We all go to great lengths to keep our skin looking it’s best, clear with a luminous glow. Whilst we focus on the end result and managing the health of our skin, pigmentation is one of the most common and unwanted skin conditions.

Pigmentation in all forms can lie unnoticed in the lower layers of the epidermis for sometimes years before appearing on the face.

What is pigmentation

Pigmentation refers to changes in the melanin or pigment of skin. Pigmentation is the colour of a person’s skin and can in some cases be indicative of the person’s state of health. Excessive sun exposure may be responsible for structural changes in the skin that will not be obvious for many years, this is a major contributing factor to pigmentation.

Different types of pigmentation

Hyper-pigmentation – or the darkening of the skin in certain areas such as the forehead, around the eyes, around the cheeks and lips. This is the appearance of brown spots which are caused by the overproduction of melanin by melanocytes in the dermis.

Hypo-pigmentation – is a loss of skin pigment where the body does not produce sufficient melanin. It can often appear after an infection, burn or ulcer heals and the skin then may lose some of its pigment in that area.

Post-inflammatory hyper-pigmentation or PIH – is caused by trauma to the skin such lesions, acne, excessive cosmetic treatments. They are dark spots that remain long after the initial inflammation has healed.

Melasma or Chloasma –In a more symmetrical pattern, hormonal melasma is caused by overstimulation of melanocytes in response to increased levels of oestrogen and progesterone. Most common in women, hormonal melasma can occur after pregnancy, in women with a history of taking oral contraceptive pill or in those undergoing hormonal therapy. The condition can become worse with UV exposure, overheating the blood, stress, and medications. In some cases this can appear after harsh cosmetic treatments.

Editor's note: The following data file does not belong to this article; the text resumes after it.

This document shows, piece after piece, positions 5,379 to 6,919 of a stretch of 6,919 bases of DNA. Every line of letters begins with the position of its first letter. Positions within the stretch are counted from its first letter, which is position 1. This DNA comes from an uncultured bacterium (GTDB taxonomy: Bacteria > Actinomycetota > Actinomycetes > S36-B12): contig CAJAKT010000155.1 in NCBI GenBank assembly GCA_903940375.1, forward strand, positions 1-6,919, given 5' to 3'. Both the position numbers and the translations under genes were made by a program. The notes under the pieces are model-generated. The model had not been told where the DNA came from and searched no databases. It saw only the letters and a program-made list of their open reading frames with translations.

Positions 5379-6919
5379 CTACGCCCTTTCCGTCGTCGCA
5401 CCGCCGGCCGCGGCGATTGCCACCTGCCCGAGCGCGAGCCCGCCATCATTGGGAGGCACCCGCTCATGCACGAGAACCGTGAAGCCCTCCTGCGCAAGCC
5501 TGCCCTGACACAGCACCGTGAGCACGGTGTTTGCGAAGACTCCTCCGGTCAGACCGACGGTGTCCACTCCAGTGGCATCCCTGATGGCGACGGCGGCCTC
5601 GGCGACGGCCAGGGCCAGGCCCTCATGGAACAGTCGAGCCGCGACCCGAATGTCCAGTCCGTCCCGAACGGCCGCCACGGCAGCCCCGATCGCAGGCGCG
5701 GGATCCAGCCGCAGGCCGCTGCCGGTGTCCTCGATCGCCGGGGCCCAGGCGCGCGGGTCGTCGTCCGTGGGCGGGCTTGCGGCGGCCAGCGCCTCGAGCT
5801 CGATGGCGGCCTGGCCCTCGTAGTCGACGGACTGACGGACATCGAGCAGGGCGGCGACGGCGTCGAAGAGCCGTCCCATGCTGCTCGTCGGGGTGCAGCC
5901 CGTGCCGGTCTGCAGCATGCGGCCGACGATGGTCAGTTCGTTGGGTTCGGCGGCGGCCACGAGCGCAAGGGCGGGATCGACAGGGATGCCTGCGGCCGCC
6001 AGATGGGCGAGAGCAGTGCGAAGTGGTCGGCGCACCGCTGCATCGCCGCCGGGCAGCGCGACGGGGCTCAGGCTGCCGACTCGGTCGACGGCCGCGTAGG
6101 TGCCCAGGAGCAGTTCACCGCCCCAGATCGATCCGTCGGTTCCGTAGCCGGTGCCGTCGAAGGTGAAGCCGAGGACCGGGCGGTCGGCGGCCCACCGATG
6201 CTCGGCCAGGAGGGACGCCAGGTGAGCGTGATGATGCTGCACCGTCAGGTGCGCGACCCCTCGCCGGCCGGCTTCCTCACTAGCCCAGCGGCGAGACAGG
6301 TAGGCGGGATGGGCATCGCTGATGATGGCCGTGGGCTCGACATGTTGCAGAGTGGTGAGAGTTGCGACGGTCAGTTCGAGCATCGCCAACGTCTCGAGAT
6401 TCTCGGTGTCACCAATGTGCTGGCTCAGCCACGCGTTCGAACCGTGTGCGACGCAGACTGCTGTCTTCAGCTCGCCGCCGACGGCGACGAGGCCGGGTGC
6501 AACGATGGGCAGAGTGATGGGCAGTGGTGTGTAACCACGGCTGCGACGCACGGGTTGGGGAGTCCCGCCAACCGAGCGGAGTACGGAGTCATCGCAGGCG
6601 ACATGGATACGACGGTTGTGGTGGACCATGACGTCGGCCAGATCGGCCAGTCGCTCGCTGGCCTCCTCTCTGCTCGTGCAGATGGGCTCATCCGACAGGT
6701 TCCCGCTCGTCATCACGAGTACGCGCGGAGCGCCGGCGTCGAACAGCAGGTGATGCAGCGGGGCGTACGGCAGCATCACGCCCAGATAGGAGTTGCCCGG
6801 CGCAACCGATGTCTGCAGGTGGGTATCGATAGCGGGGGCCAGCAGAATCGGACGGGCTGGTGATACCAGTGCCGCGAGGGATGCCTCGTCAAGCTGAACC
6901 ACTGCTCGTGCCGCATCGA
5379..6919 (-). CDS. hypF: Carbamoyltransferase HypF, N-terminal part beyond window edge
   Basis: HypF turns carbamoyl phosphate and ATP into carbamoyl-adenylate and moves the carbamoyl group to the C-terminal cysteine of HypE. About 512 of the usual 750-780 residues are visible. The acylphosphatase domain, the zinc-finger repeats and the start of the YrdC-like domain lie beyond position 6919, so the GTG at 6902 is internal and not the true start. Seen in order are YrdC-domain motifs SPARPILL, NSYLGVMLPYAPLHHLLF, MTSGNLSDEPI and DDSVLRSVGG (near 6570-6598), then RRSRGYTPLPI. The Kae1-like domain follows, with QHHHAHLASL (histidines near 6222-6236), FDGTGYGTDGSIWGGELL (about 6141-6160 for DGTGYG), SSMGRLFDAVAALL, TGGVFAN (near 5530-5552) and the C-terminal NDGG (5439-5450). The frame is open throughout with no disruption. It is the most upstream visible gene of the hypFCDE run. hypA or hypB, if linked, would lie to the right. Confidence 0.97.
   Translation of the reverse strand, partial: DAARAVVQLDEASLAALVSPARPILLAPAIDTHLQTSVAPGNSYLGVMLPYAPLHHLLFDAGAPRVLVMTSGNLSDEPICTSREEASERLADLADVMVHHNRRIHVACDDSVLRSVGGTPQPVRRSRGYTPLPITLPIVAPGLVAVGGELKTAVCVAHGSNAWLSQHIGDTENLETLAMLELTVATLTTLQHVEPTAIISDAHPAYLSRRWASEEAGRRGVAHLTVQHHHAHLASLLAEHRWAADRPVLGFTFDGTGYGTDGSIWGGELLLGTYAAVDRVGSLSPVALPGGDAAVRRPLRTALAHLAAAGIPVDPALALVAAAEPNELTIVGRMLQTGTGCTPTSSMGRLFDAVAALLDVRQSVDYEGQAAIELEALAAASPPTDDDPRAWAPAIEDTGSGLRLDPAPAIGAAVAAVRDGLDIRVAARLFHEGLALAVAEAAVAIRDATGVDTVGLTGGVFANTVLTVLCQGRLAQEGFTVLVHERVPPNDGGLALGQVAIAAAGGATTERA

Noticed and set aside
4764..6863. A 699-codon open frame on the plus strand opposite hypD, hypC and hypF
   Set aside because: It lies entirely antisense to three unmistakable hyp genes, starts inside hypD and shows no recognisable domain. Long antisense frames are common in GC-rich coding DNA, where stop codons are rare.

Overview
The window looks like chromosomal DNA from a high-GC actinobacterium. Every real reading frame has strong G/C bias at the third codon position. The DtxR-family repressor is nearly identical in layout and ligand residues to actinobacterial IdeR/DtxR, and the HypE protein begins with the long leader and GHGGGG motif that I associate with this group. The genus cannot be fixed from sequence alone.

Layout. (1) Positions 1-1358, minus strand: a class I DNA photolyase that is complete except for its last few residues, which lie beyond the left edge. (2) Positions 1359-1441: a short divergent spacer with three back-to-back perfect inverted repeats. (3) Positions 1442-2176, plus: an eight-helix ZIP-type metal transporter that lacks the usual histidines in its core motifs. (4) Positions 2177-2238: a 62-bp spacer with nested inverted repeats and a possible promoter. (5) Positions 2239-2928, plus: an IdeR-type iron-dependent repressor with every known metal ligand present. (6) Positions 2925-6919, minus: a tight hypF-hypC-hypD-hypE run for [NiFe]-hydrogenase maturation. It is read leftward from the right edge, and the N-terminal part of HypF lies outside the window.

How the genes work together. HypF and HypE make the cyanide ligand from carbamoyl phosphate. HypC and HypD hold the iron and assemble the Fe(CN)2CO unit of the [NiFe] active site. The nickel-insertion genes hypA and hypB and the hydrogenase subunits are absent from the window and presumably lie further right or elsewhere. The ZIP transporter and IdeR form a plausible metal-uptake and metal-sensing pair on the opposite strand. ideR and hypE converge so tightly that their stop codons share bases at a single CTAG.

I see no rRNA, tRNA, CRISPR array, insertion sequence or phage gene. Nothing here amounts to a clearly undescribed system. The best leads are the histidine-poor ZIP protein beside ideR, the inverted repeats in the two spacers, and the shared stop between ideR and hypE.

Ephelides or Freckles – are flat circular spots that generally develop on fair people after repeated directed exposure to sunlight. Freckles are also genetic and benign.

Solar Lentigo or Lentigines – are pigmented spot/s with clearly defined edge. They can occur anywhere over the body and vary in colour from a lighter brown to very dark almost black. Lentigines are caused by UV sun-exposure and must be monitored and checked by a physician annually.

Treating pigmentation

Regardless of the cause, pigmentation is treated with a similar approach.

Step 1

Topical treatment incorporating vitamin A to normalise cell function

Vitamin C to protect DNA and niacinamide the active form of vitamin B to inhibit the melanin and lighten existing pigmentation

Step 2

Protection from UVA/UVB rays with a sunscreen consisting of SPF30 plus. The sun’s rays actually speed up how active your skin cells, or melanocytes are. Melanocytes produce melanin which is the pigment that gives your skin it’s colour. The more direct exposure to the sun’s radiation means more pigment in the skin. Investing in a good pair of sunglasses, hat and umbrella will also assist with protection.

Step 3

Do not pick acne spots and blemishes so that they have the opportunity to heal

Step 4

Treatments can help to break down the pigmentation such as skin peels that are vitamin A based and in some cases IPL or intense pulsed light.

Fighting the appearance of pigmentation is involves multiple aspects to be successful.

To learn more about how our tailored skin treatments can help your pigmentation, call us today on 1300 437758


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